• remember that it’s Earth Hour, and you unplugged the microwave
  • re-convince yourself that you can wait an hour for popcorn
  • jump back on the couch defeated
  • play with your iPhone for a half hour

Seeing Green

It’s time for a rant, isn’t it?

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What Does “Green” Mean?

It’s not easy being “green.”  It’s something that is constantly beat into our heads day after day.  It is, however, very important that the world become “green” and buildings get “green” and lighting gets “green” and so on.

What is “green?”  What does it mean when a structure gets “greened” or something is “green compliant?”   What do “green consultants” do, and how do we flip our surroundings to live the “green life?”   We are lighting whole cities with LED sources, and we are adding solar powered lighting to streets, parks, highways, warehouses, malls, classrooms, emergency rooms, operating rooms, rooms at the Pentagon, in theatrical production, in signs and advertising, and in more places than is possible to list to bring them closer to being “green.”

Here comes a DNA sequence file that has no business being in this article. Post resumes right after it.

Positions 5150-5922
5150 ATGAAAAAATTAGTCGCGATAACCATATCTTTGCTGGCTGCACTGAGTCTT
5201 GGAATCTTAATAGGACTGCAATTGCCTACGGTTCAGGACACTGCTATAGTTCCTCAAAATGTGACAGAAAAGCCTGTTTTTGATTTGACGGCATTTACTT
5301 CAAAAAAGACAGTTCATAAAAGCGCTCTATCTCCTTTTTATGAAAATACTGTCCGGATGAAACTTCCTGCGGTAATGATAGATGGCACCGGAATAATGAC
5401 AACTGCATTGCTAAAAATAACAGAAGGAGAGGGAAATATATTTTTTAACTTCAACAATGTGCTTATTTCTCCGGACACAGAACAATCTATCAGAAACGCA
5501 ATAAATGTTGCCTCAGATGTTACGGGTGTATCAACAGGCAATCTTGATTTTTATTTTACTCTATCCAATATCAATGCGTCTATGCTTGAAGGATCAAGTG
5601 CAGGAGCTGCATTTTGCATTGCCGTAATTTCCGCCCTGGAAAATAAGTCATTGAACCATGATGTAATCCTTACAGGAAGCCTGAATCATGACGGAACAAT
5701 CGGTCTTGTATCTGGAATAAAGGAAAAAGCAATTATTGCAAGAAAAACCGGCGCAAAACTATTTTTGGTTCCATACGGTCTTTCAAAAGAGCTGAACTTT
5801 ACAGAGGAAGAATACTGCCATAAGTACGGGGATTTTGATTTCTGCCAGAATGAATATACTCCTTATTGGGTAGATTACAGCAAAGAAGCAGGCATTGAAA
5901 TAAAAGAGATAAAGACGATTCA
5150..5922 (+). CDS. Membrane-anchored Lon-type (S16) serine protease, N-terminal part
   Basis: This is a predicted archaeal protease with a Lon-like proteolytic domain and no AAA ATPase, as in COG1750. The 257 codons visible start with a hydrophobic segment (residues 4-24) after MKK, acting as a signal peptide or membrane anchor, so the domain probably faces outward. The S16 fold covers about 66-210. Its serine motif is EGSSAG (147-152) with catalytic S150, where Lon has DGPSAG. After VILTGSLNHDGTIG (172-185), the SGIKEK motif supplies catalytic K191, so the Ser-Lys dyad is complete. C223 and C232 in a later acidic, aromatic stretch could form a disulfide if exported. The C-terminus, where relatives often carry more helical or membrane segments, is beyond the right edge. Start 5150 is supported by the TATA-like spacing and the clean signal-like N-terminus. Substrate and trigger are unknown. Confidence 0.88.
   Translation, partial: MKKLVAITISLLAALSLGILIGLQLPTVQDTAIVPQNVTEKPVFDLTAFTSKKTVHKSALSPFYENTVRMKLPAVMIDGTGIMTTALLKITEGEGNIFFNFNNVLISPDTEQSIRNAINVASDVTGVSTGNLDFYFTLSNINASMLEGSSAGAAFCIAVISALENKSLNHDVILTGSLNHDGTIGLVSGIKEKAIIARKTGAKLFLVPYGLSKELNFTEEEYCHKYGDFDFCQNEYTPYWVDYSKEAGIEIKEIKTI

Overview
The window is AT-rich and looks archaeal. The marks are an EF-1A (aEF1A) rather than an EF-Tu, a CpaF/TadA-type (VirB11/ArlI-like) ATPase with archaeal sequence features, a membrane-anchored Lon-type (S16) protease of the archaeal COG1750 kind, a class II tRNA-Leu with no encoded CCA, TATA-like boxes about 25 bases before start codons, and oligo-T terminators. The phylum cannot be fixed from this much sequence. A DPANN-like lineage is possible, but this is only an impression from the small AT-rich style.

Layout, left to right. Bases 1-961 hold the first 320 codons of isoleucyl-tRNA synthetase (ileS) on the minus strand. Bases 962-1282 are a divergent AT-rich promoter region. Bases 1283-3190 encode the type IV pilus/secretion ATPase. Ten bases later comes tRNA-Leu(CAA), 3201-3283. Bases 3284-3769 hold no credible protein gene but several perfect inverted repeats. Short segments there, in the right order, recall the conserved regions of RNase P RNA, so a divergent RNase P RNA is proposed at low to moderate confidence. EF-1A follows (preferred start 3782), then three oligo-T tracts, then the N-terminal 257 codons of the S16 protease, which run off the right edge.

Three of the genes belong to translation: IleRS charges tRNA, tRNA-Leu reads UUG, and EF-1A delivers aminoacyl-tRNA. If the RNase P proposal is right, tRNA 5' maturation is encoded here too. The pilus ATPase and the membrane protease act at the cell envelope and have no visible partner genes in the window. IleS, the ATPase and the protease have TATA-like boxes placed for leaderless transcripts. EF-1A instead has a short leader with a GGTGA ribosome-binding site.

Everything is “Green” Now, That’s What They Saaay

Calling everything “green” is very odd to me.  It is partially odd because by nature I kind of expect every person I meet to do all things with a modicum of respect and intelligence; it is also partially odd because I am always surprised that “green” everything isn’t the status quo, if you know what I mean.   I won’t go into a tirade about how “green” is a truly talented marketing ploy or anything like that – but I would think that, let’s say for example, if I was building a new house in a sunbelt area, that I would make a very high fraction of the whole if not all of that house’s power be some kind of sustainable energy.  The opposite of doing that is just building a house and relying on a failing system of power distribution because that’s what’s cheapest.  That’s pretty lame.